Step 11. For the final step, use short dashes to indicate the fibers on some of the feathers. Again, there's no need to draw each one. Just indicate. Fluff out the smallest row with a few extra feathers here and there. Add some more scratches and bumps to the fleshy part, and this feathered wing is complete!
Step 12. The finished pair of wings.
Step 13. Now let's tackle drawing some bat wings. These could also be dragon wings if you wish. The basic concept is that bat wings are big hands with long, skinny fingers, and webbed skin inbetween. To start, we basically want to draw an arm. Here I added an extra section, but you could consider that the shoulder blade if this we actually attached to something... Next we draw the three basic shapes of the hand. Look at your own hand. Theres the lump attached to the thumb, the lump on the opposite side, and then there's "the rest of it." I try to simplify whenever I can :) The palm is rather small here, but the fingers are anything but. Draw the "thumb" as a hook-like shape pointing upward. Then draw the first digit of each "finger." On a drawing of a realistic bat, this would be the longest digit, but we're going to take some creative license here.
Step 14. Next draw the remaining digits of the "fingers." Each finger comes to a point at the end. These will become claws when we add detail later. Note how the first finger is much shorter than the rest. Interesting...
Step 15. This is the fun part, where the wing finally takes shape. After adding some details to the arm, use large curves to draw the skin between each finger. Leave some room at the end of each finger for the claws.
Step 16. Here's where we can add all the optional detail we want. I really wanted to add some veins in the webbed skin, so that was the first thing I did. In general, you want to remember to add straight wrinkles to show where the skin is folded (toward the palm) and where it's stretched (toward the claws). Add little tears and scratches to the wings for a scarier look. Finish up by drawing wrinkles and spots on the arm, and feel free to draw some stray hairs (for a mammal) or scales (for a reptile).
Step 17. The finished bat wings. I added some extra mini-wings just for fun.
Step 18. Our last wing for this tutorial will be a fantasy wing with insectoid features. The basic shape will be similar to the bird wing from earlier. First we need to draw the structure of the "arm."
Step 19. Next add a row of blade-like shapes. These will actually be armor plates, but will mimic the look of feathers.
Step 20. Here we draw the blades that make up the wing itself. We want these to look like feathers for now, but they'll be transformed when we add details.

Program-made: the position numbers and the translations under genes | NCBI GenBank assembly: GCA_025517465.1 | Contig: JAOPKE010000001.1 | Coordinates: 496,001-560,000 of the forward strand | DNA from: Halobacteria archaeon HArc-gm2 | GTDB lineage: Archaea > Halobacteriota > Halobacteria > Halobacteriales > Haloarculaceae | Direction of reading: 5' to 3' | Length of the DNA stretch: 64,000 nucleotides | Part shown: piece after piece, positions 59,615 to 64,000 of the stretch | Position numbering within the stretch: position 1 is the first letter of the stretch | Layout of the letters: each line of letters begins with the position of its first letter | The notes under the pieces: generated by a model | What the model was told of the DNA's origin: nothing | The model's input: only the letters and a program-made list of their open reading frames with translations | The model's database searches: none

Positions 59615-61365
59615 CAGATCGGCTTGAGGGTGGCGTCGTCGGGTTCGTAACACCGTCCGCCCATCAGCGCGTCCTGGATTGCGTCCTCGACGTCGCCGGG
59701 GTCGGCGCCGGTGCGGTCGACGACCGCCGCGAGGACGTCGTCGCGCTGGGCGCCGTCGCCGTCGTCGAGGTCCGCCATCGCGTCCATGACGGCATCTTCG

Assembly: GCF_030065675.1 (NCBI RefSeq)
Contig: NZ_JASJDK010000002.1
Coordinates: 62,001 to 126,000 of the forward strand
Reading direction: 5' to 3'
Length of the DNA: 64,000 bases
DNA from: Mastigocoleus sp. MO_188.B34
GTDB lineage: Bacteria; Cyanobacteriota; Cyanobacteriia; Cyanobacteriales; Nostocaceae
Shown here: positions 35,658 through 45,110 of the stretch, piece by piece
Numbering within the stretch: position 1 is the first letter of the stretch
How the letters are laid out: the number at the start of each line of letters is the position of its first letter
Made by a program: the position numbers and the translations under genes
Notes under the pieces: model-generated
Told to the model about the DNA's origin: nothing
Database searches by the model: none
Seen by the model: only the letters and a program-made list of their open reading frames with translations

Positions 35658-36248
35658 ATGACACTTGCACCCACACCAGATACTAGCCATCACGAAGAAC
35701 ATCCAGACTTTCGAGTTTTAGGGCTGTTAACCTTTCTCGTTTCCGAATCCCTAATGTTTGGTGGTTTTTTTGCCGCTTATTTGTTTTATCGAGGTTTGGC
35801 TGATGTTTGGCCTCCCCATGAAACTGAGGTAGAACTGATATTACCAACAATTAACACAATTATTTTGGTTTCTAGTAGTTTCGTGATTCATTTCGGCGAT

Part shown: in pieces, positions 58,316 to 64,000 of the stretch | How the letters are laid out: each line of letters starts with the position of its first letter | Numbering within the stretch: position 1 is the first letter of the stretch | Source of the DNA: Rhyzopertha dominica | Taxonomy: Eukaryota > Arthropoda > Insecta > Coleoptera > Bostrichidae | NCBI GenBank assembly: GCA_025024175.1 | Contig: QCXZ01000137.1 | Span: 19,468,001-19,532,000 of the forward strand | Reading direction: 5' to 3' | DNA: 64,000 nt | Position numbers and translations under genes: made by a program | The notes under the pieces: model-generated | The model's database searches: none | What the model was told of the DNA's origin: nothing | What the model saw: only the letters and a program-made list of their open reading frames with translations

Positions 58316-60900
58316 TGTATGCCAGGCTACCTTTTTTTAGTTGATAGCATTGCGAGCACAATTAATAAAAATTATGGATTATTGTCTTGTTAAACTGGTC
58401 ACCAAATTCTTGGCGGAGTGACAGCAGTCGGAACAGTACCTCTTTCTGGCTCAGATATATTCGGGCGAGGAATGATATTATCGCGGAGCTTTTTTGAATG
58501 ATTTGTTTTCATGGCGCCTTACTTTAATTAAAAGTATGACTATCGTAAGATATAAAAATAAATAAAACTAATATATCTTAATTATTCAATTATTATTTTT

Step 21. To bulk out the "arm," first draw some armored plates stack on the "knuckle" "elbow" joint. Then draw curved lines flowing down the shape to its base. Use overlapping folds and wrinkles to give this shape a sense of dimension.
Step 22. Outline the armored "feathers" and draw ornamental swirls to break up the blank spaces in the drawing. These designs can blend into the wrinkles of the arm.
Step 23. Now we'll detail the "finger" shape. I wanted this part to feel more fleshy and organic, as opposed to the armor on the rest of the arm. This isn't much more than a gnarled mess of folds and wrinkles, but notice how the tip hooks inward. This will hold the main blade of the wing in place for stability while flying.
Step 24. Finally we outline the individual blades of the wing and add details within each of them. Starting on the largest blade, break up the shape with long curves. Then cut across the grain to form rounded, rectangular "cells." Although we're not outlining every cell, this will make our blade resemble a dragonfly wing. It's important to repeat these details as closely as possible from one blade to the next. The repetition of shapes will look great. If each blade has different details, the drawing will become cluttered and hard to "read." Finish it up by drawing some runic designs on each blade.
Step 25. The finished insect wings. I doubled the wings so they can support a massive creature. I guess that wraps up this tutorial! I had a lot of fun working on this. Check out the colors in the preview image up at the top, and be sure to post your drawings when you're done. Thanks for reading!
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June 7, 2011Artist: KingTutorialDifficulty:
June 7, 2011P.O.V:
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Exploring various types of wings, starting with the basics and ending with complex structures. You'll be learning "how to draw dragon wings", bird wings and cool insect styled wings. Dig into this tutorial and learn a few techniques on how easy it can be drawing them.